Sir William Marshal, 1st Earl of Pembroke

Male 1146 - 1219


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  • Name  Sir William Marshal, 1st Earl of Pembroke  [1
    Title  Sir 
    Suffix  1st Earl of Pembroke 
    Born  1146  Pembroke, Pembrokeshire, Wales, England Find all individuals with events at this location 
    Gender  Male 
    Died  14 May 1219  London, Greater London, England Find all individuals with events at this location 
    Buried  Temple Church, Temple District, City of London, Greater London, England Find all individuals with events at this location 
    Person ID  I6122  adkinshorton
    Last Modified  28 Apr 2019 

    Father  John FITZGILBERT, 'the Marshal',   d. 1242 
    Mother  Sybil DE SALISBURY,   b. Abt 1127, Pembroke, Pembrokeshire, Wales, England Find all individuals with events at this location,   d. Yes, date unknown 
    Family ID  F25299  Group Sheet

    Family  Isabel DE CLARE, Countess of Pembroke,   b. 1172, Pembroke, Pembrokeshire, Wales, England Find all individuals with events at this location,   d. 1220 
    Married  Aug 1189  London, Greater London, England Find all individuals with events at this location 
    Children 
     1. Gilbert Marshal, 4th Earl of Pembroke,   b. 1194,   d. 27 Jun 1241
     2. Anselme MARSHAL, 6th Earl of Pembroke,   d. 22 Dec 1245
     3. Sybil (Sybilla) MARSHAL
     4. Joan (Joanna) MARSHAL
     5. William Marshal, 2nd Earl of Pembroke,   b. 1190,   d. 1231
     6. Richard MARSHAL, 3rd Earl of Pembroke,   b. 1191,   d. 16 Apr 1234
     7. Maud (Matilda) MARSHAL, *,   b. 1192,   d. 27 Mar 1248
     8. Walter MARSHAL, 5th Earl of Pembroke,   b. 1198,   d. Nov 1245
    >9. Eve MARSHAL,   b. Abt 1199, Pembroke, Pembrokeshire, Wales, England Find all individuals with events at this location,   d. Abt 1245
     10. Isabela MARSHAL,   b. 9 Oct 1200,   d. 17 Jan 1240
    Family ID  F25247  Group Sheet

  • Headstones
    Sir William Marshal, 1st Earl of Pembroke
    Sir William Marshal, 1st Earl of Pembroke
    Effigy at Temple Church in London

  • Notes 
    • William Marshal, born in 1146 and died in 1219, was of the great baronial family of Marischal, marshal to the king. See Burke, pg. 358-359. This William is first mentioned as receiving from Prince Henry, the rebellious son of Henry II., upon the prince's deathbed, his cross, as his most confidential friend, to convey to Jerusalem. He married Isabel (Eva) Clare, only child and heiress of Richard de Clare (surnamed Strongbow), Earl of Pembroke, conqueror of Ireland and Justice of Ireland. She had been under the guardianship of Henry II., who gave her in marriage in 1189. Through his wife, William acquired the Earldom of Pembroke, in which rank he bore the royal scepter of gold surmounted by the cross, at the coronation of King Richard I.; and he was soon afterwards, on the king's purposing a journey to the Holy Land, appointed one of the assistants to Hugh, Bishop of Durham, and William, Earl of Albemarle, Chief Justice of England, in the government of the realm. He was brother and male heir, of John Marshal, otherwise Mareschall. This family enjoyed the office of marshal of the King's House, and from that post assumed its surname; which gave occasion, says Banks, to their being often styled Earls Marshal, as well as Earls of Striguil and Pembroke; but such denomination was matter of curiality more then of reality. The manor of Hempsted-Marshal, in Berkshire, belonging to the Marshals, was held of old by grand serjeanty of the Kings of England, to be the knights marshal, as the offices of steward, constable, etc. were in those times granted. Upon the decease of his brother, John Mareschall, marshal of the king's house, in 1199, he became Lord Marshal; and on the day of the coronation of King John, he was invested with sword of the Earldom of Pembroke, being then confirmed in the possession of the said inheritance. In the first year of the monarch's reign, he was appointed sheriff of Gloucestershire, and likewise of Sussex, wherein he was continued for several years. In the 5th year he had a grant of Goderich Castle, in the co. Hereford, to hold by the service of two knight's fees; and in four years afterwards, he obtained, by grant from the crown, the whole province of Leinster, in Ireland, to hold by the service of one hundred knight's fees. Upon the breaking out of the baronial insurrection, the Earl of Pembroke was deputed, with the Archbishop of Canterbury, by the king, to ascertain the grievances and demands of those turbulent lords; and at the demise of King John, he was so powerful as to prevail upon the barons to appoint a day for the coronation of Henry III., to whom he was constituted guardian, by the rest of the nobility, who had remained firm in their allegiance. He subsequently took up arms in the royal cause, and after achieving a victory over the barons at Lincoln, proceeded directly to London, and investing that great city, both by land and water, reduced it to extremity, for want of provisions. Peace, however, being soon after concluded, it was relieved. His lordship, at this period, executed the office of sheriff for the cos. of Essex and Hertford. This eminent nobleman was no less distinguished by his wisdom in the council and valor in the field, than by his piety and his attachment to the church, of which his numerous munificent endowments bear ample testimony. He had by his wife, Isabel, five sons, who succeeded each other in his lands and honors, and five daughters.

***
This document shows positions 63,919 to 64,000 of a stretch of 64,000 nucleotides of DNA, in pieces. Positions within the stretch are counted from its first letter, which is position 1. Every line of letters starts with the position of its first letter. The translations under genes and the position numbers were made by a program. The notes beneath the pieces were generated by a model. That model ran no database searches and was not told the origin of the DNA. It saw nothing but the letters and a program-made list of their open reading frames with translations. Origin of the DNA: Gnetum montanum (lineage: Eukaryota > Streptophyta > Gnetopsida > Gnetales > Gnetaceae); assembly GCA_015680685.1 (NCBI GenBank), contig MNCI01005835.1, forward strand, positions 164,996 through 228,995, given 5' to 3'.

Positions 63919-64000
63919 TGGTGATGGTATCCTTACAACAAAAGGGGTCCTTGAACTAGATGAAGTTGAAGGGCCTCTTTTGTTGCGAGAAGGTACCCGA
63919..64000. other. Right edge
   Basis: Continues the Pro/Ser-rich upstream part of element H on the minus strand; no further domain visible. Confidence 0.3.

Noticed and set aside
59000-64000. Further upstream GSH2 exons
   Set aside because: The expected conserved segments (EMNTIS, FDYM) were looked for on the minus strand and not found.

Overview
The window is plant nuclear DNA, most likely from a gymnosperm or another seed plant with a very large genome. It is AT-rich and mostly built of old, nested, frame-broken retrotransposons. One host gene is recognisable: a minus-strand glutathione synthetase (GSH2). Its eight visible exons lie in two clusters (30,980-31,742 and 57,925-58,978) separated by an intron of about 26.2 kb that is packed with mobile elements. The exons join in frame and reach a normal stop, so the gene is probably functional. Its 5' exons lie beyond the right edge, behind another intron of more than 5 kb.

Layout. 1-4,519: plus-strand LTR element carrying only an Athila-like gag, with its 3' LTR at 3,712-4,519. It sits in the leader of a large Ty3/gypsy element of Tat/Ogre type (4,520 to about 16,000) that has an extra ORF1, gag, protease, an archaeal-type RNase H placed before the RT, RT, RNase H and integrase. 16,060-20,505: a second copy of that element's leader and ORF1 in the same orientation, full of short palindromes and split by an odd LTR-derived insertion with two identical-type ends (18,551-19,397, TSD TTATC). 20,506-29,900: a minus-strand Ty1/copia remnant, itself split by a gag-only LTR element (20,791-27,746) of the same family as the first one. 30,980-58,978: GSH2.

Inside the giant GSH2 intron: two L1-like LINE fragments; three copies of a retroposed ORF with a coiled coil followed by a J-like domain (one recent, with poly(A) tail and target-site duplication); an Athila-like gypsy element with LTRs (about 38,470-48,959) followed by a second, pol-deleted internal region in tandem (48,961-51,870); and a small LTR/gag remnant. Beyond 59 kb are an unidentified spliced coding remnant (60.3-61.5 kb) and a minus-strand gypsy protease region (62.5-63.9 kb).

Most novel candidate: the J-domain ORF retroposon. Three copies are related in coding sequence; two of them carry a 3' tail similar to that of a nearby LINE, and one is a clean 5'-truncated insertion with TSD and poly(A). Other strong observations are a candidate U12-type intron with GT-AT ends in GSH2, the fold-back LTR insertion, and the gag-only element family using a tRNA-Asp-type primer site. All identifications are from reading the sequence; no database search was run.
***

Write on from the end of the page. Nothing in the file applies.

• Sources 
    1. [S18795]


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